Date of Award
Doctor of Philosophy in Electrical Engineering
Electrical, Computer, and Biomedical Engineering
Presented within this dissertation is the evolution of the research leading to the selection of small, low power architectural solutions to the University of Rhode Island’s (URI) Neural Machine Interface (NMI) algorithm. The NMI is designed to provide volitional control of an artificial limb for transfemoral amputees. The NMI algorithm is based on neuromuscular–mechanical fusion, gait phase dependent, nonlinear support vector machine (SVM) classification. URI’s NMI algorithm utilizes electromyography to detect direct commands from the human brain to the residual thigh muscles in conjunction with mechanical signals derived from loadcell to determine the user’s intended locomotion mode.
Of utmost importance is the classification accuracy, since any misclassification can cause the user to stumble, possibly leading to serious injury or death. Furthermore, of importance is the development of a small and low power architectural solution, such that it can be included within the confines of the artificial limb. URI has tackled both these challenges, leading to its mobile Central Processing Unit (CPU) solution. The mobile CPU solution was the first solution with sufficient processing throughput to execute the NMI at 20ms window increments. This led to a steady state classification accuracy of 99.94%, during real-time testing, with an able bodied subject. This testing included a total of 14000+ static classifications, and is currently URI's only, 20ms window increment, state of the art algorithmic and architectural solution to undergo real time human subject testing and evaluation.
In contrast to URI’s NMI algorithm, other state of the art algorithms provide volitional control through either echo control or solely thru intrinsic mechanical feedback. In echo control, sensors are placed within the sound leg to determine the intended locomotion mode. In most cases these sensors typically communicate wirelessly with the artificial limb to provide the feedback necessary for volitional control. This approach is disadvantaged in the fact that it requires that sensors be instrumented on the sound limb, the user must always lead with the sound limb, and the wireless communications may possibly be jammed. Current algorithms based solely on intrinsic mechanical feedback, have been shown to provide high accuracy, but have had difficulty dealing with more than two simultaneous dynamic locomotion modes (e.g. - walk, stair up, stair down, ramp up, and ramp down).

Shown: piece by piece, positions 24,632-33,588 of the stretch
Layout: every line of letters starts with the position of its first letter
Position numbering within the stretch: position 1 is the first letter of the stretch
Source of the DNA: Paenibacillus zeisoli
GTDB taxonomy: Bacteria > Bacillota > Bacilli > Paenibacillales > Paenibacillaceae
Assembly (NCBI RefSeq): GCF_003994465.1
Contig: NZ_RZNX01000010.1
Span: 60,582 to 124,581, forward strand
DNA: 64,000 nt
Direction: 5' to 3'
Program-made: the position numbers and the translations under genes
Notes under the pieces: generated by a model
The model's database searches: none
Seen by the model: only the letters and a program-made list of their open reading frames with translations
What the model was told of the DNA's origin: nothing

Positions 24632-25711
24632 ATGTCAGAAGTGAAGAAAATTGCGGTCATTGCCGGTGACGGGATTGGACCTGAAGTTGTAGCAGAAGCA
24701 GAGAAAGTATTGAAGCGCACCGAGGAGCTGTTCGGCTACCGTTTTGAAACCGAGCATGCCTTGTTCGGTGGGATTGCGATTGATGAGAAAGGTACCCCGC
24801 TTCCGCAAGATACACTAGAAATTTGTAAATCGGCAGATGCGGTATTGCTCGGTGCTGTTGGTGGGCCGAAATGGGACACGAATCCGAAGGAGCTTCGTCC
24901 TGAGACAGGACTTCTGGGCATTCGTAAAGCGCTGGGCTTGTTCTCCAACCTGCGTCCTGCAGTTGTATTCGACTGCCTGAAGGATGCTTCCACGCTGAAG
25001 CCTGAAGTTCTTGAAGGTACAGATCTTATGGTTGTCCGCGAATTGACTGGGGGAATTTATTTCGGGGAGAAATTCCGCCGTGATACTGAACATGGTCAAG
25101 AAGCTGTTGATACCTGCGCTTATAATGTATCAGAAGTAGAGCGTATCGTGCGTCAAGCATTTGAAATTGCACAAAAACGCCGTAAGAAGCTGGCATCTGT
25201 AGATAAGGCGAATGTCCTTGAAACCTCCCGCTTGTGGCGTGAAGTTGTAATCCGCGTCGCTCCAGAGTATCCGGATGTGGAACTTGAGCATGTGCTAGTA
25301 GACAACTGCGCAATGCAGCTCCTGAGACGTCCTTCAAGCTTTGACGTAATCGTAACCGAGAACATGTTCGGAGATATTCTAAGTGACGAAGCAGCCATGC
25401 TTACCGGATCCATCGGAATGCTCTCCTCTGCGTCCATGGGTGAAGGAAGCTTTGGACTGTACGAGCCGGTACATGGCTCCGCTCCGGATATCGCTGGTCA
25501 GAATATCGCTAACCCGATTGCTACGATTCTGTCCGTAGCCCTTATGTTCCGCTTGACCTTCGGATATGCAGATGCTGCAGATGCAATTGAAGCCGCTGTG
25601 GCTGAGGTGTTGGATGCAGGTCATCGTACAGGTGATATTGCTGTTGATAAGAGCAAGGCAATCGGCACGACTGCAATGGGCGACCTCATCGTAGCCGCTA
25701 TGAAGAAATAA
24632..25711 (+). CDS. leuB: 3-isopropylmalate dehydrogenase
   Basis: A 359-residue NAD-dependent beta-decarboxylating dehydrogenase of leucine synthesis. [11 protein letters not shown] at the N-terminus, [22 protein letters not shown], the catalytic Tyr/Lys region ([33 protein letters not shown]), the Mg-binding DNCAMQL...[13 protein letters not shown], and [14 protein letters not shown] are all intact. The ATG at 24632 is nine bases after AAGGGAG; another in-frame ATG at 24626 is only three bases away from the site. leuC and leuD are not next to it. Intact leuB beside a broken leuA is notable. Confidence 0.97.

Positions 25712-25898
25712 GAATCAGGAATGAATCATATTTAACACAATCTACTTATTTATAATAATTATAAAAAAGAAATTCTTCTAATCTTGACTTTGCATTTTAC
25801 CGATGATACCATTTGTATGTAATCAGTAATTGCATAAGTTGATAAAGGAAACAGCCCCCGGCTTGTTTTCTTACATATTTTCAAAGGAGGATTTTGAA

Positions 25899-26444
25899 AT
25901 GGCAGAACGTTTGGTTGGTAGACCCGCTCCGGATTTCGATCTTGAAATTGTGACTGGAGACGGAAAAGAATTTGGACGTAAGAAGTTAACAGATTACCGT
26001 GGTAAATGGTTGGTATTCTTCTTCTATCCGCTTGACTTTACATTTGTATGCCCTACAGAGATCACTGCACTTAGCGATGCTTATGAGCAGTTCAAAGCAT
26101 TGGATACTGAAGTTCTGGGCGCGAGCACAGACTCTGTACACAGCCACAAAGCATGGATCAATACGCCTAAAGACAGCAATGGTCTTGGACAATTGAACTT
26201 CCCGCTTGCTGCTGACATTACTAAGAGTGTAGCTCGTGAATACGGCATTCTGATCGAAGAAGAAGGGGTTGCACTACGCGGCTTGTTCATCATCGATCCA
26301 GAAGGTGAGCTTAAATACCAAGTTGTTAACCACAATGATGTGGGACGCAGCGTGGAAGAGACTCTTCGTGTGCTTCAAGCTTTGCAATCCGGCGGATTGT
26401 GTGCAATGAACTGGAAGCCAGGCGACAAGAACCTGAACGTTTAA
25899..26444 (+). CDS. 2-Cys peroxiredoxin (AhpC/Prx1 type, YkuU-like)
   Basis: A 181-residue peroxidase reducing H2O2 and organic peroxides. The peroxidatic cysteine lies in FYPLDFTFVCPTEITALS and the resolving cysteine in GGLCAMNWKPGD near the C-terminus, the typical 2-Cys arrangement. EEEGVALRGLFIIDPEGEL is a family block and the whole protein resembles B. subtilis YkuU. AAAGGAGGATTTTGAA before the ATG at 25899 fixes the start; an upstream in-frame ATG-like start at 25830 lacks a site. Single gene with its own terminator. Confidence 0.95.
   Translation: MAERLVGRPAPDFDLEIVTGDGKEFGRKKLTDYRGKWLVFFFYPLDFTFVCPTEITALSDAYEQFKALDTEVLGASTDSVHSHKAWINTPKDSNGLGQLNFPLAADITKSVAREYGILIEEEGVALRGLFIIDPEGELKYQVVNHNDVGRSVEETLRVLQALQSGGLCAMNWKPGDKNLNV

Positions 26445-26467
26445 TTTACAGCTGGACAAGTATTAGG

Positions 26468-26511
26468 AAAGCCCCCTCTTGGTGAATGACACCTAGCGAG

Clearly URI's NMI solution has advantages over other state of the art powered lower limb prosthetic control algorithms. It provides volitional control without the need to instrument the sound limb, without the need of wireless communications, can easily detect at least seven simultaneous locomotion modes, provides smooth and highly responsive locomotion transition detection and does so with high accuracy. This accuracy can be attributed to the use of neuromuscular-mechanical fusion, SVM detection and 20ms window analysis increments. URI's small, low power, architectural solutions are leading the way towards highly accurate volitional artificial leg control of powered prosthetic devices, thereby making a bionic leg a feasible reality in the near future.
Hernandez, Robert, "SVM-BASED VOLITIONAL ARTIFICIAL LEG CONTROL VIA UBIQUITOUS SMALL AND LOW POWER ARCHITECTURES" (2014). Open Access Dissertations. Paper 206.